Author, Book review, crime/thriller, England, Fiction, Publisher, Sarah Dunant, Setting, Time Warner Books

‘Transgressions’ by Sarah Dunant


Fiction – paperback; Time Warner Paperbacks; 375 pages; 1998.

Sarah Dunant’s Transgressions was a spur-of-the-moment purchase thanks to Amazon’s “Your Recommendations” which, I have to say, can be slightly dodgy at the best of times (I wish I’d never bought books on PhotoShop or Adobe InDesign for the office because I am constantly BOMBARDED with recommendations to buy more of the same, even though I’ve ticked all the right boxes to say “Please don’t use this purchase as a basis for a recommendation”).

But I digress . . .

This book is a thriller (recommended by Amazon, I am sure, due to my previous purchase of the odd Nicci French novel or two), but it’s unlike any thriller I’ve read before. Yes, there are some VERY scary moments and some edge-of-the-seat scenes that had me wanting to read late into the night. But — and it’s a BIG but — the story was slightly weird, in places the writing seemed contrived and in others the line between sex and porn became blurred. I can’t say I enjoyed the book, but it was a pacey and sometimes terrifying read, so I guess I couldn’t ask for too much more.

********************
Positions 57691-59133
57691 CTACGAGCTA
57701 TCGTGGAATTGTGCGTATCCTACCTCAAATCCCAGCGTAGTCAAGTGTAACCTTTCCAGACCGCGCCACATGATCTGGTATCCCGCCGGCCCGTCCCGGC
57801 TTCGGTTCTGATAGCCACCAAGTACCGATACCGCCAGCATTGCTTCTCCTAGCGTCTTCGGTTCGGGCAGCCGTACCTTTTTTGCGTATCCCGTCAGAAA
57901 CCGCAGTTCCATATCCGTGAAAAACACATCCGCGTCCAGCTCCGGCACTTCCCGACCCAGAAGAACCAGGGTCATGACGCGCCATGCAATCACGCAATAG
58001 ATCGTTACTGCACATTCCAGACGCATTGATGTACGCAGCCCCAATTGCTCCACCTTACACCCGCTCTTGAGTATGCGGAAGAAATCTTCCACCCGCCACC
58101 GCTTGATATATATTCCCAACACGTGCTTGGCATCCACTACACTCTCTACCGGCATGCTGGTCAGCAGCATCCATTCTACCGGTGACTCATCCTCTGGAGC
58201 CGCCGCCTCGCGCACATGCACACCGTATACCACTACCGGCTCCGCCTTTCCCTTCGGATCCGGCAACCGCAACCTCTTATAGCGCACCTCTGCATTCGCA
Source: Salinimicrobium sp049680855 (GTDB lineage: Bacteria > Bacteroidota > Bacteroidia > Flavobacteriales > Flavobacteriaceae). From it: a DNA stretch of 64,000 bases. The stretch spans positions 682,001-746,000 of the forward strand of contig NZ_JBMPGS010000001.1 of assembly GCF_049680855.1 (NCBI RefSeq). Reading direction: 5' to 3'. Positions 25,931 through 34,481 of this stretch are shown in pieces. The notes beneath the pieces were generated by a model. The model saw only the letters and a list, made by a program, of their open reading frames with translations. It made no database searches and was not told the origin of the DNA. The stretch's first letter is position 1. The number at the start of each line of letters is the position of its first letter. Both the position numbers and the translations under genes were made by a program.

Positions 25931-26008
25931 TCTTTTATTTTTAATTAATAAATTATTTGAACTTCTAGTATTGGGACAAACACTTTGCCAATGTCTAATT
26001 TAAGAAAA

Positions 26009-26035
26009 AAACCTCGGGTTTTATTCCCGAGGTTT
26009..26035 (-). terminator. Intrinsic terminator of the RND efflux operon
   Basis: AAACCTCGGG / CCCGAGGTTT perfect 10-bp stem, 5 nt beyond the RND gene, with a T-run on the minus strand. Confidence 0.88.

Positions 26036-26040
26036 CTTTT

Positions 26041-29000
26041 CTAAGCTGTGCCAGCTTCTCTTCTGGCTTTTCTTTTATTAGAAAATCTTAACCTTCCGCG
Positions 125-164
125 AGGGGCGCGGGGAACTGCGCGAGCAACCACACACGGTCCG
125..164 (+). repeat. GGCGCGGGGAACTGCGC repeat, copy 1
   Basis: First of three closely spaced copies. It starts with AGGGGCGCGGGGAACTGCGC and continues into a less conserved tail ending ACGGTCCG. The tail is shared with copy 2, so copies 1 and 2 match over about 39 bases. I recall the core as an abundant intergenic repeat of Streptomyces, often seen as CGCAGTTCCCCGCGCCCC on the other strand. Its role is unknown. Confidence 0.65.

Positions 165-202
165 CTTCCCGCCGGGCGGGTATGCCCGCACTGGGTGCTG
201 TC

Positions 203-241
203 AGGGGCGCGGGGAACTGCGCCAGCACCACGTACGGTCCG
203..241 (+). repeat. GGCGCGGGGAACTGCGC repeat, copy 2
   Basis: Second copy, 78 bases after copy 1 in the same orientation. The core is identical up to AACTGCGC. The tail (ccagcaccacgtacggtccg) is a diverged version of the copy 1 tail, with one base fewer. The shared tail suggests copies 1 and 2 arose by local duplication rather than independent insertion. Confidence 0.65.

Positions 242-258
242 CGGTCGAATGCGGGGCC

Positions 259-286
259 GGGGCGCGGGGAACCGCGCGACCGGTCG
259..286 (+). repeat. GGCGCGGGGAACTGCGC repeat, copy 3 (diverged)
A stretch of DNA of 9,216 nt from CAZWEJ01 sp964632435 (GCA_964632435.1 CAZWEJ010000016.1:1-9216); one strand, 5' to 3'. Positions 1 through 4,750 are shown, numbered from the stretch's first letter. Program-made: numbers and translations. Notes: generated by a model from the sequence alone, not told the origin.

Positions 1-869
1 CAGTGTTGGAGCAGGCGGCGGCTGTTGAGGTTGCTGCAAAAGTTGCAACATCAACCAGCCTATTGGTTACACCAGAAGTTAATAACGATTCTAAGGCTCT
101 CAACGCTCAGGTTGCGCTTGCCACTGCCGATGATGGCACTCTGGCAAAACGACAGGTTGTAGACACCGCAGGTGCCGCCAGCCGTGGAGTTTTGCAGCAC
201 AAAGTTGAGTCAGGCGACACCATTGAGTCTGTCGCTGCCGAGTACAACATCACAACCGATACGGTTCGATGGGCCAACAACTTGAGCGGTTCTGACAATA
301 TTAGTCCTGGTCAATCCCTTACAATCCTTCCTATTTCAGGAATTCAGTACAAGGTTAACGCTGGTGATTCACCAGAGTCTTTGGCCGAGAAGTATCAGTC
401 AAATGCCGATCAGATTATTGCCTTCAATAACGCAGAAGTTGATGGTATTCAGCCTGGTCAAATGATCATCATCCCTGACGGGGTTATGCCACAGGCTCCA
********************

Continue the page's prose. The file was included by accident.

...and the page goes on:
The story centres around Elizabeth, who makes her living translating books from Czech into English. She has recently broken up with her long-time boyfriend and finds herself rattling around the big house they once shared in suburban London. Strange, quirky things begin to happen in the house that disturb her because she can’t quite work out whether they are really happening or whether they are a figment of her imagination.

The fear factor goes up a few notches when Elizabeth wakes up in the middle of the night KNOWING that an uninvited guest is in the house. It’s HOW she deals with this intruder that readers may find disturbing . . .

Transgressions seems a very fitting title for this weird and slightly seedy book. It’s not the best thriller I’ve ever read, but by the same token it’s not a bad read — just a strange one . . .